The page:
26 November 2011


Ala Younis, Tin Soldiers, 2010-11 Wilfredo Prieto, Politically Correct, 2009   Untitled (Death by Gun), 2011, installation photo

On the crossroads between East and West, the Istanbul Biennial has a complex context of rich and diverse cultures, fused with troubled politics that it is meant to respond to. This year’s edition, curated by Jens Hoffmann and Adriano Pedrosa, had the desire to differ from intricate contexts that drove the curators to search for inspiration in traditional values of art, such as aesthetics. At least, this was the official claim made by Hoffmann and Pedrosa. For some mysterious reason, the Biennal found its own path and turned out to be very political. To be more precise: it was informative about the history of art activism in the second half of the 20th century. Some of the individual projects, such as Wael Shawky's film "Cabaret Crusades: The horror show file", Nazgol Ansarinia's "National Security Book Series" and Ala Younis' "Tin Soldiers" were among the most provoking participations.

22 November 2011


Third floor, two fire-doors and there it is: the temporary studio of Rasmus Nilausen - this summer, right in the middle of London, just across Tate Britain. The danish painter is incredibly thoughtful and charming - and he is in search of the perfect masterpiece that he is just about to make. Rasmus is not spiritual, but he loves the idea of chance transforming his work into something that he cannot control anymore. His paintings are full of curiosity and they invite into a universe of incomprehensible spaces and impossible structures. I spend an afternoon in Rasmus' treasure room, chatting about rap-music, masterpieces and diamonds. Even though he now moved back to his adopted home Barcelona, some of his paintings remained in the British capital to be exhibited in the New Contemporaries - Show at the Institute of Contemporary Art.

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12 November 2011


Phil Maxwell Brick Lane launderette Petra Stridfeldt - Bandage Simon Roberts - Ratcliffe-on-Soar Power Station Nottinghamshire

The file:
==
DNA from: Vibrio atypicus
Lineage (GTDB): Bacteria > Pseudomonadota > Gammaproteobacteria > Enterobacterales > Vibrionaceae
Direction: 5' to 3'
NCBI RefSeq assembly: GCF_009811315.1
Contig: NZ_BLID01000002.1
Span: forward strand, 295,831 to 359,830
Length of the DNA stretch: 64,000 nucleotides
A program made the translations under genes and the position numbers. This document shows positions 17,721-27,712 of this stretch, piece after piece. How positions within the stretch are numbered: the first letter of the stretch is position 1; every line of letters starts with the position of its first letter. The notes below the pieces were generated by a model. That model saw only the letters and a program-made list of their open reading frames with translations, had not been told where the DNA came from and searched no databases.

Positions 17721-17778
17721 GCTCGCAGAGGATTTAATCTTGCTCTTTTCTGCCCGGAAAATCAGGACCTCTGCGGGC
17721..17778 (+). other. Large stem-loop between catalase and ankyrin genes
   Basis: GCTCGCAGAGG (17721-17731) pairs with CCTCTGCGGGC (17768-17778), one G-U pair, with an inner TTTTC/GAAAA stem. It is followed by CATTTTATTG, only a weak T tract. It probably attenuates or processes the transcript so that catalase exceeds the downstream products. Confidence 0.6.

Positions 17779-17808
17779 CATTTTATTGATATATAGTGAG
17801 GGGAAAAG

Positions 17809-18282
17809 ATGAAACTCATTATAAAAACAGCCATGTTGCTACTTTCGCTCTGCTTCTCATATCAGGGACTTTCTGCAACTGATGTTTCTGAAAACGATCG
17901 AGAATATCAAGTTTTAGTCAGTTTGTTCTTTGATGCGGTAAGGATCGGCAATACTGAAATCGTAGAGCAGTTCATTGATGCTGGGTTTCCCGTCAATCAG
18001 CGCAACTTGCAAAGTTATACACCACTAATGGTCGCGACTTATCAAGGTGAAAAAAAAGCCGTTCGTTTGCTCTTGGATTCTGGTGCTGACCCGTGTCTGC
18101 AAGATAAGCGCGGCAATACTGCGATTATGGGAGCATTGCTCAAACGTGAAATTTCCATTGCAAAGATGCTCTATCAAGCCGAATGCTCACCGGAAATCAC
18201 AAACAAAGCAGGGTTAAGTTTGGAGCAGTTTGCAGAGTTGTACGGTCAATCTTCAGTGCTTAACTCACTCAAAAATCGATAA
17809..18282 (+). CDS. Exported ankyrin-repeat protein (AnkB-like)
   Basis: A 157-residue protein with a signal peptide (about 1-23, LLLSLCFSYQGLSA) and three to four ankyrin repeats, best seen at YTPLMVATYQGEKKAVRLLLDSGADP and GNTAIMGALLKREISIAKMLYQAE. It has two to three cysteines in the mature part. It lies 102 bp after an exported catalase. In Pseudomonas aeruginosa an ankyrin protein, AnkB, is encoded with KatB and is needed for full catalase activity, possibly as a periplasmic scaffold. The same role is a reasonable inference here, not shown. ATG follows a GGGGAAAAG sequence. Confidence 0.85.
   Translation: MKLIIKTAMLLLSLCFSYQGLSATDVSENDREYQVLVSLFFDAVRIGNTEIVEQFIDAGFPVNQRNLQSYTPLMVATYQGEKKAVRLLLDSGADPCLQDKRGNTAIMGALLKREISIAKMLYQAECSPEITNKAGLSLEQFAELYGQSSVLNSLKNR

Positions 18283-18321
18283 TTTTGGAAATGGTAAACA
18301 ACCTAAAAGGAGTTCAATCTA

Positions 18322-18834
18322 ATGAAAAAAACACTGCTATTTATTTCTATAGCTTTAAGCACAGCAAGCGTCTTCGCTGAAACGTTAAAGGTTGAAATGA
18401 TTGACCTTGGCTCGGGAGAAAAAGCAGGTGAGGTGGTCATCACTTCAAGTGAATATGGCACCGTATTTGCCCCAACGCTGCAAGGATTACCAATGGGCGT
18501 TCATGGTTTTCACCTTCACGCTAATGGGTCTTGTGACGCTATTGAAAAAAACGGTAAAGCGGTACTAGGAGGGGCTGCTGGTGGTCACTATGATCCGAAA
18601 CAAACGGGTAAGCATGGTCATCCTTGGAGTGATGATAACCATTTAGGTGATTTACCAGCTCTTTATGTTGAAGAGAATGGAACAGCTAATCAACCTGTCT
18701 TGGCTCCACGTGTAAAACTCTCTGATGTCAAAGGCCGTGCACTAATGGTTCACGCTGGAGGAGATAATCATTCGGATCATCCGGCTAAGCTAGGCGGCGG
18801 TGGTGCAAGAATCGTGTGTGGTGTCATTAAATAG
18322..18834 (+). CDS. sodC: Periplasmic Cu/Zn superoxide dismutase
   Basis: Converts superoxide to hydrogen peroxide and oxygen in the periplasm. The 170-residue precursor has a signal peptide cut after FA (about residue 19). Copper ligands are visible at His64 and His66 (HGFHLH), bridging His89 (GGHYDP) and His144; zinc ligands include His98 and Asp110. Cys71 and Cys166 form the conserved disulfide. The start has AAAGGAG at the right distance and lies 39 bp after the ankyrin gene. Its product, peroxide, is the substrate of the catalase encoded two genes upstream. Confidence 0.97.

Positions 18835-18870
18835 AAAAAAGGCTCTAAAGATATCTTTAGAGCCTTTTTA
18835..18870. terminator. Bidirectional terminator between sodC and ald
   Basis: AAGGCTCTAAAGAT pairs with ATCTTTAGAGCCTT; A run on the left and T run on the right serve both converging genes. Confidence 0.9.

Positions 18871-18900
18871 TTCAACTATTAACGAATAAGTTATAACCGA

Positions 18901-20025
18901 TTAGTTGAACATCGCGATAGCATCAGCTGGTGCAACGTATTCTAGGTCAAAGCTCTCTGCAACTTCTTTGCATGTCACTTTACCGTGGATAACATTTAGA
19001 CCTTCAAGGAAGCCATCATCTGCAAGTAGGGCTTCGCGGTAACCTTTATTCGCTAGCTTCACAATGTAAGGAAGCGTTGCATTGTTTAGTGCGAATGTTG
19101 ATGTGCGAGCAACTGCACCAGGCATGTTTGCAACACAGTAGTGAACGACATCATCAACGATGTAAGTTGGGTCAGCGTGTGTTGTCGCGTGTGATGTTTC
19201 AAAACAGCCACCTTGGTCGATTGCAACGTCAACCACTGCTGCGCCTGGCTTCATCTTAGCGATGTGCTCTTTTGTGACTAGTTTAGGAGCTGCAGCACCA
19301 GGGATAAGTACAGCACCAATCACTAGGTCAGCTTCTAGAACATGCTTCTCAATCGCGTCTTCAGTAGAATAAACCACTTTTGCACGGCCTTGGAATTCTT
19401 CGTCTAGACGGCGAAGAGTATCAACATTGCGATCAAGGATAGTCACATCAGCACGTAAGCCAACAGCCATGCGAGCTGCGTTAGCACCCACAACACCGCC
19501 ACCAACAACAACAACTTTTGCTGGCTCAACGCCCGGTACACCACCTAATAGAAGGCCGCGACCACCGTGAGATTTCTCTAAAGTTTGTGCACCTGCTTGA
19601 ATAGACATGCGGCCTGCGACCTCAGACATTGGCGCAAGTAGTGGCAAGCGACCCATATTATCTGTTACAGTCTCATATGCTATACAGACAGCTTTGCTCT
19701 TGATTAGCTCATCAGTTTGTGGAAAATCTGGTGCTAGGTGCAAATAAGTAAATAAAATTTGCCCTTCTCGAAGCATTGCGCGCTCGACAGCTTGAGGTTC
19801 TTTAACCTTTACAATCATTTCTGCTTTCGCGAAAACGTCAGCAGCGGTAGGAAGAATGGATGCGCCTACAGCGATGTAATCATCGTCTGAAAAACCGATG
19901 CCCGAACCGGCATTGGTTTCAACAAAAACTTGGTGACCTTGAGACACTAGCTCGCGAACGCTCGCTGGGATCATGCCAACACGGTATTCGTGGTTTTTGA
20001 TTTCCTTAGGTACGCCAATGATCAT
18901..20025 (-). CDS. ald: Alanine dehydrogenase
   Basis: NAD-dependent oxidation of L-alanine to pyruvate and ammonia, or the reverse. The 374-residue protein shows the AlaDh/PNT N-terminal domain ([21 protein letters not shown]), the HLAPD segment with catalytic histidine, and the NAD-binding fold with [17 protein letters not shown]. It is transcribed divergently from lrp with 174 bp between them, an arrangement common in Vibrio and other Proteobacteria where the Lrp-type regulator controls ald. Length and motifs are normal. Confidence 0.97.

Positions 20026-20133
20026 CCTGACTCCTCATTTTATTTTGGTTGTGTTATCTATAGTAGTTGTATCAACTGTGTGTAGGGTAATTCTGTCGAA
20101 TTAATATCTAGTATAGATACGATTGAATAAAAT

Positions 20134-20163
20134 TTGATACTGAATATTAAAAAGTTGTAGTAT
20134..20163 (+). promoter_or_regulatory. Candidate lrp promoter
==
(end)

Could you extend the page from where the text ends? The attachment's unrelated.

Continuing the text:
From top: Phil Maxwell "Brick Lane Laundrette", Forty Years On @ Bishopsgate Institute. Until 30th November, Petra Stridfeldt "Bandage", Control @ Oxford House. Until 28th November, Simon Roberts "Ratcliffe – on- Soar Power Station"

This November sees more than 100 galleries and spaces in East London host exhibitions, talks and event as part of the Photomonth International Photography Festival. Expect a glut of shows with local outlook, such as Peter Kyte’s intimate glimpses of London explored on foot (Hoxton Furnace, until 31st December), a retrospective of the work of Phil Maxwell, whose camera has captured the ever changing places and faces of the East End over the last 20 years (The Bishopsgate Institute, until 30th November) and the unexpectedly beautiful forms of the plastic bags that float through Graham Barker’s shots of Regent’s Canal (out-of-the-loop.co.uk). There is also a global sensitivity evident in the featured exhibitions - which range from the surreal to the striking, occasionally by way of the utterly sublime - particularly in relation to the problematic notion of “home” in the kind of globalised, multicultural society that London’s East End has come to epitomise. The programme also includes a number of organised photowalks, talks, auctions and workshops

October – November, Various venues, For a full listings and a map of participating spaces, go to: www.photomonth.org